Our favorite hiking spots near Cannon Beach

cannon beach, or

Anyone who has hiked along the Northern Oregon Coast knows that the most breathtaking views can only be reached on two feet. Beautiful hikes abound in this corner of Oregon, thanks to the many state parks, recreation areas, and miles of public beaches—and the charming town of Cannon Beach is right in the center of it all.

There are dozens of trails to suit every hiker within 45 minutes of Cannon Beach, making it easy to spend a few hours, an afternoon, or even a whole day hiking. From leisurely strolls along the beach to challenging mountain ascents, here are our favorite hikes near Cannon Beach.

Easy Hikes

Indian Beach Trail

Distance: 2 miles, out and back

Just three miles north of Cannon Beach, you’ll find Ecola State Park, a gorgeous piece of paradise perched on Tillamook Head and bursting with trails, beaches, tide pools, and all manner of wildlife. The Indian Beach Trail is one of the most popular trails in the park, and it doesn’t take long to see why.

Start at the Ecola Point parking lot and head north through a maze of towering Sitka spruce, through which you can see glimpses of sea stacks rising from the Pacific Ocean. At one point, the trail breaks free from the forest, offering stunning cliff views before diving back into the trees. The one-mile-long trail ends at Indian Beach, which is popular with surfers and picnickers. Check out the tide pools before heading back the way you came.

logs washed ashore on Indian Beach

Indian Beach

Nehalem Spit Trail

Distance: 5.2-mile loop

Nehalem Bay State Park sits on a four-mile-long sand spit between the Pacific Ocean and Nehalem Bay, about 15 miles south of Cannon Beach. Comprising sand dunes and shore pines, this lovely park offers an easy hike along flat terrain, with plenty of wildlife-viewing opportunities and views of the bay.

This hike is more flexible than most, with the route dictated mostly by the tides. To start, follow a short trail to the beach and begin heading south. As you go, keep an eye out for “unburied treasure” washed up on shore, such as shells and sea glass. At the spit’s southern tip, you’ll find a jetty. Hike inland along the riprap toward the bay. During the wet season or high tide, you can walk north along the jeep road. Otherwise, you can follow an inland horse trail, or, during low tide, stick to the sandy shoreline.

stumps on the beach being covered by the incoming surf.

Nehalem Sand Spit

Intermediate Hikes

Neahkahnie Mountain

Distance: 3 miles, out and back

With its 1,600-foot peak looming over the shoreline, Neahkahnie Mountain is one of the most recognizable landmarks on the Northern Oregon Coast—and the only thing better than views of the mountain are the views from the top of it.

The southern trailhead is 12 miles south of Cannon Beach, just off of Highway 101. A series of steep switchbacks takes you through lush meadows to the back side of the mountain, where you’ll hike for half a mile before emerging onto the summit. Your reward is sweeping views for several miles to the south, featuring Nehalem Bay and the town of Manzanita.

Southern view from Neahkahnie Mountain at sunset

South view from Neahkahnie Mountain

Tillamook Head (to WWII Bunker)

Distance: 3-mile loop

If you finish the Indian Beach Trail and find yourself wanting to continue hiking Tillamook Head, this hike begins right where the other ends. From the Indian Beach parking lot, you’ll follow an old roadbed, which snakes through an ancient rainforest of spruce and alder trees. After a little more than a mile, you’ll run into a shelter area for backpackers. Hike past it for a quarter-mile to a World War II–era bunker, long since fallen into disuse—just beyond the bunker, you’ll come to the edge of a cliff, with Tillamook Rock and the Tillamook Lighthouse in the distance.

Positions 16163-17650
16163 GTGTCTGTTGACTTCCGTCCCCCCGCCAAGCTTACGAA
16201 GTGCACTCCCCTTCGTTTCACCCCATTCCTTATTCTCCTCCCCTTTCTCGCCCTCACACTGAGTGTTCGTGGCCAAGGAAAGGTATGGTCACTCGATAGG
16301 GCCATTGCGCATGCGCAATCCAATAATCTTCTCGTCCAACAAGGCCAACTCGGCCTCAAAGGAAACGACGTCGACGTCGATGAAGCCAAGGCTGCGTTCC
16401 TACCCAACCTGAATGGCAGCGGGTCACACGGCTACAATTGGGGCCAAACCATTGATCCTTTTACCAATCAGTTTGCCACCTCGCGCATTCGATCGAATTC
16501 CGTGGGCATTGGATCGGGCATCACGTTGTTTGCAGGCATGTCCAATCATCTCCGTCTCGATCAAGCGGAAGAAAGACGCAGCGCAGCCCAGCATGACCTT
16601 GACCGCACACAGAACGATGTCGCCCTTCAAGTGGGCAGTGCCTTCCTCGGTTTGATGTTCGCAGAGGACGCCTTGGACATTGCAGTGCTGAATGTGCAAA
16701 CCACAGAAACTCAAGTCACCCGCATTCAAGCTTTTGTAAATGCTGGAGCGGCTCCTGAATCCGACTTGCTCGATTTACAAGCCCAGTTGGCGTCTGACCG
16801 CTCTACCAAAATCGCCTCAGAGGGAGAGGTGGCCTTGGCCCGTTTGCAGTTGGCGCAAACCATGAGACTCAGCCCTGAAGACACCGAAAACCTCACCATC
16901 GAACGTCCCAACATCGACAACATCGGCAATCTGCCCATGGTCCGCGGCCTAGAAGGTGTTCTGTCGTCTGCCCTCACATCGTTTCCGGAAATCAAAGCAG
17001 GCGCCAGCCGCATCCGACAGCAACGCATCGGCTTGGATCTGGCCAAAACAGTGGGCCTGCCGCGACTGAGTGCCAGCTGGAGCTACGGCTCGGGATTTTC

Looking out over the rocky coast, it’s easy to see why William Clark described this area as “the grandest and most pleasing prospect which my eyes ever surveyed.”

Tillamook Head Lighthouse out in the distance

Tillamook Head Lighthouse

Difficult Hikes

Angora Peak

Distance: 5.8 miles, out and back

The trail to the top of Angora Peak features an elevation gain of 1,750 feet in just under three miles. The majority of the hike follows an old logging road, which is no longer maintained, and although the road is privately owned, recreational use is permitted. From Cannon Beach, drive eight miles south and turn left onto Arch Mill Cape Road (follow the link to see a helpful map of the route). You’ll eventually come to a gate where the hike begins. Take note of the posted rules before proceeding.

Follow the logging road for two miles. It will end abruptly, but you should see a trail heading north. The trail and road have eroded in places, so use caution. In addition to the summit, there’s an outcropping known as Revenge of Angora that is close to being the highest point in the range. If you find the right route, you can make it to the top without any special climbing equipment.

Angora Peak view above Arch Cape

Angora Peak view above Arch Cape

Saddle Mountain

Distance: 5.2 miles, out and back

Saddle Mountain is the highest point in northwest Oregon, with an elevation of 3,287 feet. On this hike, you’ll gain the last 1,620 feet in a little more than two and a half miles. This hike tends to get crowded during the summer, particularly during May and June when the wildflowers are blooming.

The trail itself takes you through a forest of alder, spruce, and Douglas fir trees, which give way to rocky meadows after a mile and a half. After descending the saddle (from which the mountain takes its name), you’ll have one final steep stretch to the summit. Although Saddle Mountain is 21 miles east of Cannon Beach, the summit still commands views that stretch from the Pacific Ocean to Mt. Hood.

A rock peak in the mountains.

Saddle Mountain hike

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